At 9,000m² Norfolk County Council’s new £20m, 950 pupil, Open Academy in Norwich is currently the largest solid timber panel building in the UK.
A benchmark exercise in structural laminated softwood, the building celebrates this achievement in its architecture, as well as reaping environmental benefits.
Architects Sheppard Robson answered the Academy’s vision of a vibrant, attractive and stimulating learning environment; one that would compliment its ‘open’ community. The main wing is of three storeys and houses classrooms built around a central ‘forum’ - a multi-functional social and learning space. The oval plan works in three concentric bands: the outer band housing the main teaching accommodation, with greatest potential for natural daylight and ventilation; the second providing the ancillary spaces such as storerooms and offices; and the innermost band acting as the primary circulation, stacked as open balconies around the central forum.
The Open Academy was originally planned as traditional concrete construction, but engineers Ramboll were brought on board midway through the tender process to review a laminated timber solution. With its oval footprint and large classroom spans the building was a challenge to design in timber but the engineers were able to develop a structural solution.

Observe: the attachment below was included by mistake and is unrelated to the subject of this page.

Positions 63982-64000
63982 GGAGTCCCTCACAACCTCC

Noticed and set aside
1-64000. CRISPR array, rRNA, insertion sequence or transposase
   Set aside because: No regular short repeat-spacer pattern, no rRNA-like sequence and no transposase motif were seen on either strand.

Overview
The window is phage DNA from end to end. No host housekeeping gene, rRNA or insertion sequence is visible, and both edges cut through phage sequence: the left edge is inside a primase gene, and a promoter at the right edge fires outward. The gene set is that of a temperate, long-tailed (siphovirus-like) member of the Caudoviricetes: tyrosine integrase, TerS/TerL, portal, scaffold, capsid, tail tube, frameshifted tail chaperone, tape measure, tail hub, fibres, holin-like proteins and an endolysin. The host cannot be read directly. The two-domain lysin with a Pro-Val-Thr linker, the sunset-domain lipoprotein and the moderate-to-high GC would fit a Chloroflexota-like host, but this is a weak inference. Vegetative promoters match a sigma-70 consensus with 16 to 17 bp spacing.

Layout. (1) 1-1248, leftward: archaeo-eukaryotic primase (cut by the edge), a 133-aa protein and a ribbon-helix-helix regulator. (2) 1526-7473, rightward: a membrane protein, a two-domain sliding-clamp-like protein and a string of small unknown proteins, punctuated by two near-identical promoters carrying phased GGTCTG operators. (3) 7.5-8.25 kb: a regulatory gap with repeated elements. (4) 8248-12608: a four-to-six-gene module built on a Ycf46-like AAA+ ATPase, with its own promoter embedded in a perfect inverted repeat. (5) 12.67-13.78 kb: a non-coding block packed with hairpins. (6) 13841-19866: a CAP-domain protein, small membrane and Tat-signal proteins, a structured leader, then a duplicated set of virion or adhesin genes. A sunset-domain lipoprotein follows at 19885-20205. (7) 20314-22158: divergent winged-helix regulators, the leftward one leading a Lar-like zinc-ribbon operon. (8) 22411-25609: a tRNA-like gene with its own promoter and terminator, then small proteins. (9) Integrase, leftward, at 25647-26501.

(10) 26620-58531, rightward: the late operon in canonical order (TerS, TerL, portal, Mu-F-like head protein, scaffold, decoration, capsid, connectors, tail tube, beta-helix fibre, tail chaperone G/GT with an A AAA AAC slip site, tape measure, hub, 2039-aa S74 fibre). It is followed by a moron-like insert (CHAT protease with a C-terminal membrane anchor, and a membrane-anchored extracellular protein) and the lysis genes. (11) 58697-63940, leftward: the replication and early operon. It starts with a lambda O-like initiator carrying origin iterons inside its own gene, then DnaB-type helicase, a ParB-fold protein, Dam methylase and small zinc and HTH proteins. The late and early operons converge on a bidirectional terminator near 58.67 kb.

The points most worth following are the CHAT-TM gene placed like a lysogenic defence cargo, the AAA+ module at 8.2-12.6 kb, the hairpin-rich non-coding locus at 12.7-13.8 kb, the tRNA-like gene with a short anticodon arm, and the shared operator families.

The Open Academy showcases modern methods of construction: with pre-cut windows, doors and service openings, the panels were erected by just 10 people in 18 weeks. The 4 court sports hall was built and weathertight in only 4 days. The reduced programme on site allowed quicker access to follow-on trades and saved the contractor both time and money.
The Open Academy illustrates that timber design can be both a financially viable and sustainable proposal. Using figures from the University of Bath, Ramboll calculated the carbon footprint of the Open Academy to be approximately half that of a comparable steel or concrete structure. Furthermore, the 3,500m3 of timber used represents the sequestration of approximately 2,700t of CO2. This amount of carbon storage indicates that the building in fact has a ‘negative’ carbon footprint, thereby offsetting the building’s operational carbon for a period of 10 years.
Interior and exterior finishes express and celebrate the extensive use of timber. Western red cedar boards clad the upper floors of the rotund main building, while internally the laminated timber is left exposed where practical – this includes the stairwells, balcony balustrades and classroom soffits. Elsewhere the Sports Hall, clad externally in brick, becomes a box of exposed softwood internally. Notable design features have also been expressed in wood, such as the main feature staircase and the sliding, slatted oak screen that closes off the main reception desk at night.
Crowning the central forum is an example of complex timber engineering. A gently curving roof encloses the central torus, formed from laminated timber panels that are supported by twelve canted glulam arches. Circular rooflights punch through the timber soffit to animate the heart of the Academy.
Source: The Wood Awards